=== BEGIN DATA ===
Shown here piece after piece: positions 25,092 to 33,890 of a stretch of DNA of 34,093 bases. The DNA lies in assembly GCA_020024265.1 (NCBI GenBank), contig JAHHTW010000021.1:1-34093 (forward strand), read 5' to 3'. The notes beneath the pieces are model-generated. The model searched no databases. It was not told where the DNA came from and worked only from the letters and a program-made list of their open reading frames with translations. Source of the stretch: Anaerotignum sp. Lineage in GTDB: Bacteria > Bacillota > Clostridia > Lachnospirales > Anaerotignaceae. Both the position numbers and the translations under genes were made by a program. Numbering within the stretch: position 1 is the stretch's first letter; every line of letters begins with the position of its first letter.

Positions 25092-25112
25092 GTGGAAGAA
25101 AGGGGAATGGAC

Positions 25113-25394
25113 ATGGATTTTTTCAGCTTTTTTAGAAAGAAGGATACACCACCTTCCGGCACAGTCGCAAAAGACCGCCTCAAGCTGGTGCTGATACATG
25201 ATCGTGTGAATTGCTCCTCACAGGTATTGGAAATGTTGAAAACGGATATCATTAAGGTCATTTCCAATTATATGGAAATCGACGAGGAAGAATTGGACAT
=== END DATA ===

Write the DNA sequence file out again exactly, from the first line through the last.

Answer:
Shown here piece after piece: positions 25,092 to 33,890 of a stretch of DNA of 34,093 bases. The DNA lies in assembly GCA_020024265.1 (NCBI GenBank), contig JAHHTW010000021.1:1-34093 (forward strand), read 5' to 3'. The notes beneath the pieces are model-generated. The model searched no databases. It was not told where the DNA came from and worked only from the letters and a program-made list of their open reading frames with translations. Source of the stretch: Anaerotignum sp. Lineage in GTDB: Bacteria > Bacillota > Clostridia > Lachnospirales > Anaerotignaceae. Both the position numbers and the translations under genes were made by a program. Numbering within the stretch: position 1 is the stretch's first letter; every line of letters begins with the position of its first letter.

Positions 25092-25112
25092 GTGGAAGAA
25101 AGGGGAATGGAC

Positions 25113-25394
25113 ATGGATTTTTTCAGCTTTTTTAGAAAGAAGGATACACCACCTTCCGGCACAGTCGCAAAAGACCGCCTCAAGCTGGTGCTGATACATG
25201 ATCGTGTGAATTGCTCCTCACAGGTATTGGAAATGTTGAAAACGGATATCATTAAGGTCATTTCCAATTATATGGAAATCGACGAGGAAGAATTGGACAT